Let go. Let others do.
Delegating is one of the most challenging leadership behaviors.
Some say the delegation challenge is limited to new managers; however, it could appear at any level in the organization or at any time in one’s career.
Common Delegator Inhibitors
There are various reasons people leaders hesitate to delegate work to others:
- There are some things they love to do, so they hold on, although doing so does not support their new responsibilities.
- The perception is that no one else can do the work as well as they, so “do it yourself” is the preferred choice.
- It takes too much time and effort to explain, train, and transition the responsibility to someone else.
- If the one doing the work makes a mistake, it is a personal blemish and a reflection of the people leader’s capabilities.
- They cannot say “no” – conscious of being seen as selfish or not a team player.
- They decide the person they could delegate to already has too much work and is too busy.
- Being in the hub of “doing” is a power source, remaining the “go-to” for knowledge and troubleshooting.
Delegation and Priority Management
Getting to effective delegation begins with priority management.
Inventorying and mapping responsibilities to the Eisenhower Matrix quadrants spotlights the highest and best use of your time. Tasks identified as Important – Not Urgent may be well-suited for engaging a protégée or an identified successor in supporting you with this work. Likewise, there may be an opportunity to have these individuals shadow you when performing your Important – Urgent duties. Doing so invests in rising talent and mitigates the risk of becoming indispensable, which could eventually stifle your career advancement.
Key delegation opportunities are duties identified as Not Important – Urgent. Aligning these duties to a team member who either has or can develop the skills and abilities to do the work is a viable option to redirect you to critical activities.
Appropriately delegating tasks frees you to focus on higher-value activities while positioning employees for active engagement. Research indicates that organizations with teams in the top tier of employee engagement have 23% higher profitability (Gallup 2022).
The key to delegating work is getting started, as action leads to a change in mindset.
“If you’re having trouble delegating to your employees, remember that the best definition of a good leader is the same as the chemical definition of a catalyst. A catalyst causes things to happen without itself being used up. If you don’t delegate, you’ll soon be ‘used up.’”– Joe Mann
The following are delegation reminders:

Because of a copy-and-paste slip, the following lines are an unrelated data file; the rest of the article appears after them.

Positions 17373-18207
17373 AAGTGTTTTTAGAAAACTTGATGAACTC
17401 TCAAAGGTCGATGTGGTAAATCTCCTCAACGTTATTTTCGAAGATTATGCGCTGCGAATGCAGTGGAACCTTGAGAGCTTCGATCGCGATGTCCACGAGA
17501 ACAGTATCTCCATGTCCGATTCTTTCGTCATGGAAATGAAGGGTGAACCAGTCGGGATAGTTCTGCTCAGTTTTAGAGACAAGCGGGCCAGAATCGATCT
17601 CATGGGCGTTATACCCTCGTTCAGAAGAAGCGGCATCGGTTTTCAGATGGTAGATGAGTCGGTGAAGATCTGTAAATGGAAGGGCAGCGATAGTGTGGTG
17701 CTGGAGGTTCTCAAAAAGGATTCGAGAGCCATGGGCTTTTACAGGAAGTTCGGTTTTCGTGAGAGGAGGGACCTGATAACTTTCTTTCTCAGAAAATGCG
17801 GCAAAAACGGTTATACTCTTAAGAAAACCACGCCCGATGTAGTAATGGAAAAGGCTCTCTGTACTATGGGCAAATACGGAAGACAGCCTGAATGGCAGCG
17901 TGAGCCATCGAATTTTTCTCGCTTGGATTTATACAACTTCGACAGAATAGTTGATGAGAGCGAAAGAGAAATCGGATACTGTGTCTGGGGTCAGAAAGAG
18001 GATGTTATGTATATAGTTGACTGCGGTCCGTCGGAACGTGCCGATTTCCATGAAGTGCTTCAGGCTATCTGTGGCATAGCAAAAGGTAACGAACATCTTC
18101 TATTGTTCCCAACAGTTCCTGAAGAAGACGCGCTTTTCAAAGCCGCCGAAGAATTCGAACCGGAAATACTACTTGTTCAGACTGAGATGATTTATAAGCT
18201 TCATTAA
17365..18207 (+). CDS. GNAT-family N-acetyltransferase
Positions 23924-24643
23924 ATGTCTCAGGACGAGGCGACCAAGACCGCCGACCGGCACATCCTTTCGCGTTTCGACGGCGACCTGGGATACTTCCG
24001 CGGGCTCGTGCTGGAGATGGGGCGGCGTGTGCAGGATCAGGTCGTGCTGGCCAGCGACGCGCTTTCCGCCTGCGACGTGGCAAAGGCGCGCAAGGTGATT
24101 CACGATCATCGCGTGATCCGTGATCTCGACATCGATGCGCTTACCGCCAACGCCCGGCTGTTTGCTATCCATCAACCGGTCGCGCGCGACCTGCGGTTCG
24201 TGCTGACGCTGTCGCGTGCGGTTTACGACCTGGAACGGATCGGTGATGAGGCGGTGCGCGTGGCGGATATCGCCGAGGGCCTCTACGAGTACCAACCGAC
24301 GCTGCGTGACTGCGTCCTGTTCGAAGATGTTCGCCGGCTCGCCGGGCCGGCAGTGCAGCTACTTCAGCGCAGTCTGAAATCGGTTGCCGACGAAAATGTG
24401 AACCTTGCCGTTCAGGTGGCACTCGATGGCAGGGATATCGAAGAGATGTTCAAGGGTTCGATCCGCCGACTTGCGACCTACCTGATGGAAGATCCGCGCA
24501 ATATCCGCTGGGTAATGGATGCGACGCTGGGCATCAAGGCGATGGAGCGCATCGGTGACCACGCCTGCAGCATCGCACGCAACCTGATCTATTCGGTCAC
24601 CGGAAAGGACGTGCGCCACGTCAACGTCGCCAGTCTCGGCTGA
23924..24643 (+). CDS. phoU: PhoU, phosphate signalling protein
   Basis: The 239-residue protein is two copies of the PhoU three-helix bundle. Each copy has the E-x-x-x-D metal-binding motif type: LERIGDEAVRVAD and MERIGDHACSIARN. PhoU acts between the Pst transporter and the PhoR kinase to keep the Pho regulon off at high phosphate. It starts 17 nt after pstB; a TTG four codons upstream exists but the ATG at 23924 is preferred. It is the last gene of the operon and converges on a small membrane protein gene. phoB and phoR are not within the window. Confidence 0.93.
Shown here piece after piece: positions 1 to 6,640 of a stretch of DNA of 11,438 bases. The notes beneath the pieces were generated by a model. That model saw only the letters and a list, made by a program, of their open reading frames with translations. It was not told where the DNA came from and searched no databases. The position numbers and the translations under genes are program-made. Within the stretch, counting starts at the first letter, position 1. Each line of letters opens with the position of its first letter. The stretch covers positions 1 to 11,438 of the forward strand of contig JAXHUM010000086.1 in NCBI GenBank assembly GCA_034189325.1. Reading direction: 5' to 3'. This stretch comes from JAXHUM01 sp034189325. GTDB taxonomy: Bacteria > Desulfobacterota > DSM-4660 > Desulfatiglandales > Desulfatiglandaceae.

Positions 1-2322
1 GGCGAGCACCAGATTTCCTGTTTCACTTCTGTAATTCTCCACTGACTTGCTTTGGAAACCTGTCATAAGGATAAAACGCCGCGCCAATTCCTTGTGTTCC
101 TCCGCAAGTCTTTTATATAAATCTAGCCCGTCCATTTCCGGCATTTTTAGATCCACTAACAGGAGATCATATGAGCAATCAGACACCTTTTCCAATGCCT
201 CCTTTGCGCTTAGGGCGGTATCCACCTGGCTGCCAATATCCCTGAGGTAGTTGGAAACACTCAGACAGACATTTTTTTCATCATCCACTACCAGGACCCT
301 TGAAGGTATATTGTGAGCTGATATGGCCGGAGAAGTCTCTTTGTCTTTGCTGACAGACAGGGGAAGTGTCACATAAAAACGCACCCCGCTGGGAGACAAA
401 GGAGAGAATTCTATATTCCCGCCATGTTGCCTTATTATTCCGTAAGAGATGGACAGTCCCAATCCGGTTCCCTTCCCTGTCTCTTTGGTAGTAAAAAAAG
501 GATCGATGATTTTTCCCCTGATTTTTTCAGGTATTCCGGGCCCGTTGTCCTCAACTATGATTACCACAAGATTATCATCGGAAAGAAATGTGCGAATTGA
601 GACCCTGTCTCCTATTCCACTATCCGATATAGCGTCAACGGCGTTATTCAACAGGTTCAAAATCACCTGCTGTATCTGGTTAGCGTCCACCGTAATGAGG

Think Me First.
First, identify the responsibilities you must retain for yourself.
Define the Work.
Clearly define the work before delegation happens. The definition includes what to delegate, the purpose (why) of the activity, its connection to overall business goals, the desired outcomes, timelines, authority associated with the activity, and communication and check-in expectations.
Weigh the Cost-Benefit.
Explore the cost-benefit of engaging someone to do the work; think beyond the initial time commitment that could involve training and coaching.
Determine the other(s) to execute the responsibilities beyond those you must keep for yourself.
Ask – Don’t Presume.
Speak with the team member. Discover if the individual is motivated to perform the activity, has strengths that align with the task, and if they have the requisite knowledge, skills, and capabilities (or can be trained and developed to perform the duty).
Communicate the defined work. Delegate the responsibility, authority, and partial accountability for the work you are engaging others to do. As the leader, you have overall accountability for achieving the goals, while the person receiving the work is accountable for completing their assigned portion.
Be patient and ready to train, coach, and mentor your team member. Discuss and agree upon planned touchpoints for a mutual information exchange. For example, you can coach the team member through their learning curve. Likewise, invite the team member to share insights about what you could do more, better, or differently as you delegate work to others.
On the Radar
Watch for tendencies that could impede successful delegation, such as:
- Having the team member take action only after a check-in consultation.
- Giving detailed instructions with constant oversight.
- Redoing a team member’s work to reflect one’s personal preferences.
- Not providing a margin for failure that allows for learning.
While delegation is not always natural or easy, it is essential in becoming the most impactful leader you can be at the level of leadership you envision.
Delegation is also an essential element of practicing self-care that has long- and short-term benefits. You position yourself for the marathon, not just the sprint.